By Jake Rossen
By Jesse Marx
By Michelle LeBow
By Alleen Brown
By Maggie LaMaack
By CP Staff
By Jesse Marx
On April 16, 1996, the Minnesota Daily carried two front-page stories that had a lot to say about the changing priorities of the University of Minnesota. On the right side of the page, an article and photo reported on the installation of Coca-Cola vending machines at the student union, the first tangible sign of a 10-year, $28 million contract ensuring that Coke's brand of sugar waters would be virtually the only ones available to patrons on University property. The second story concerned three letters of anguished protest sent to the University's Board of Regents by faculty members from the School of Nursing, the School of Public Health, and the School of Dentistry. Each of the letters claimed that the administrators and corporate consultants who were "re-engineering" the seven schools that comprise the University's Academic Health Center had excluded them from the process in a secretive and autocratic manner.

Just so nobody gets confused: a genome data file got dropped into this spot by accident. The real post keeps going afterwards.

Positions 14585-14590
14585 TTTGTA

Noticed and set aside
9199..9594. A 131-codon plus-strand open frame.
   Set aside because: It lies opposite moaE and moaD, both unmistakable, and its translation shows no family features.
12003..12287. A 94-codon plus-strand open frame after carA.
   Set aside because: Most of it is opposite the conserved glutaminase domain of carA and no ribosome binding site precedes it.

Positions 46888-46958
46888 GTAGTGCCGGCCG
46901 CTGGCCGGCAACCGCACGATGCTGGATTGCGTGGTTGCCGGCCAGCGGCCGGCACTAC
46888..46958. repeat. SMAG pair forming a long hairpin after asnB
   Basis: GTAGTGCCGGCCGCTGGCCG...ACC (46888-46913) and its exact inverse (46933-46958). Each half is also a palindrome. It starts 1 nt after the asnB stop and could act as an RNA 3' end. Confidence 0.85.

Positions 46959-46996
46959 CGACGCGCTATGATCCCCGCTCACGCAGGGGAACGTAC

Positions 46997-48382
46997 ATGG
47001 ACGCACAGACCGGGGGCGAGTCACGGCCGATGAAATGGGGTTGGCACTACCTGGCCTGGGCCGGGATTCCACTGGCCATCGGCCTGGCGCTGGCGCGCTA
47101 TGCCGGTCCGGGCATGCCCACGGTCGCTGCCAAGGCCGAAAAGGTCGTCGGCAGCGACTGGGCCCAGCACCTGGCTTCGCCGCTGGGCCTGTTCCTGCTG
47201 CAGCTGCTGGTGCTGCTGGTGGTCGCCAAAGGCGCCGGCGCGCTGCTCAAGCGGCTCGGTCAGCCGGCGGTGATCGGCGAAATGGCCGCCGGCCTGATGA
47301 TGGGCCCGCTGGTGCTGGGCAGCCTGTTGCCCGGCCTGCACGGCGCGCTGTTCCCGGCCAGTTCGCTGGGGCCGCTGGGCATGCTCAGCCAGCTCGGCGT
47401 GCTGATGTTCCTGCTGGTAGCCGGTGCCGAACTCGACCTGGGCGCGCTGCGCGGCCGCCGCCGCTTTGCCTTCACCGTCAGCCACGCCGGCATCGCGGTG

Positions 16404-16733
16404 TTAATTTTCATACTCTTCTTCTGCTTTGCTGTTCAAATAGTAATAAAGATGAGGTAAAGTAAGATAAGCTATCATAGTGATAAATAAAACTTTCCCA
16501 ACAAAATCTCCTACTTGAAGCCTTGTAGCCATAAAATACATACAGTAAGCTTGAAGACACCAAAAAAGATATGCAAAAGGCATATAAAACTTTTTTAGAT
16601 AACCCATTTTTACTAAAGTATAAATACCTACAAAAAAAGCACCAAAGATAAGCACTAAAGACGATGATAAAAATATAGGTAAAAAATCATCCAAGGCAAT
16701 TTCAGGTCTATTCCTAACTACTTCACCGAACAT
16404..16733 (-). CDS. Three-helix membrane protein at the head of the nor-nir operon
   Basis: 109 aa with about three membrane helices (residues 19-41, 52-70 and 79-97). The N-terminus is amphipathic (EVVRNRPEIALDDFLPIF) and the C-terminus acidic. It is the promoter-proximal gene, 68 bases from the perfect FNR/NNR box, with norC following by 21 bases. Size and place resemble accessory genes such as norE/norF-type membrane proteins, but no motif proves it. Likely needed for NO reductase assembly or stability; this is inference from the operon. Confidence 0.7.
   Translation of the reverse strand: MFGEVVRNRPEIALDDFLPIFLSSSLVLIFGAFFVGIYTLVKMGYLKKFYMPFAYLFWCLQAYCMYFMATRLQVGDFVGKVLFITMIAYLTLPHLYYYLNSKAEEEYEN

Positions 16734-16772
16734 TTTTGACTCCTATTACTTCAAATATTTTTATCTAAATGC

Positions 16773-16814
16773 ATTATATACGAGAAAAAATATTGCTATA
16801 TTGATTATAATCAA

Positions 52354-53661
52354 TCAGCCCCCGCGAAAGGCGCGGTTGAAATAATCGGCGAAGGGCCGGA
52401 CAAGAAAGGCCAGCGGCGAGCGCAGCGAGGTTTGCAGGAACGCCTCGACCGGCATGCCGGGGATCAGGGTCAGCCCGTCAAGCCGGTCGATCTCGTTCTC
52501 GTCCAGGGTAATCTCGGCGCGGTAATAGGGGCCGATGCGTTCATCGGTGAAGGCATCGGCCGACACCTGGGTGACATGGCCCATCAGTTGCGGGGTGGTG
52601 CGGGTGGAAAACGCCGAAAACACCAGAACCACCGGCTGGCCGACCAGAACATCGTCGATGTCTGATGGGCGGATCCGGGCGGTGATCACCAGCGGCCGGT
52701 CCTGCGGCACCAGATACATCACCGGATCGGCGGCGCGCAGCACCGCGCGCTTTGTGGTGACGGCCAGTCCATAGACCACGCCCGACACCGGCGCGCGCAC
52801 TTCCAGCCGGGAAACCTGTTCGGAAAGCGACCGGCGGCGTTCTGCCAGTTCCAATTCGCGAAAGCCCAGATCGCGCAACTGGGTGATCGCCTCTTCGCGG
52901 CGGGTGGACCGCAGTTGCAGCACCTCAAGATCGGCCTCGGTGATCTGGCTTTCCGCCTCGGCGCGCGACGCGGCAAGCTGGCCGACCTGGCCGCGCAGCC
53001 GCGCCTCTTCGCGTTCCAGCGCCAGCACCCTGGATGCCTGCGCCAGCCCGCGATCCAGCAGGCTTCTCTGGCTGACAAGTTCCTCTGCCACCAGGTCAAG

Of the two news items, the Coke machines were an easier concept to grasp--they represented the cut-and-dried exchange of hard cash for a captive market. By comparison, faculty complaints over bureaucratic restructuring were a subtler matter. Yet what was happening--and, many say, continues to happen--at the Academic Health Center was far more insidious to the core principles and national reputation of the University than the institution's role as a well-paid pawn in the cola wars. Now, nearly a year later, it is clear that the faculty letters of protest were but one incident in a continuum of events that has made the U notorious across the country for recklessly allowing business interests to interfere with basic tenets of academic freedom.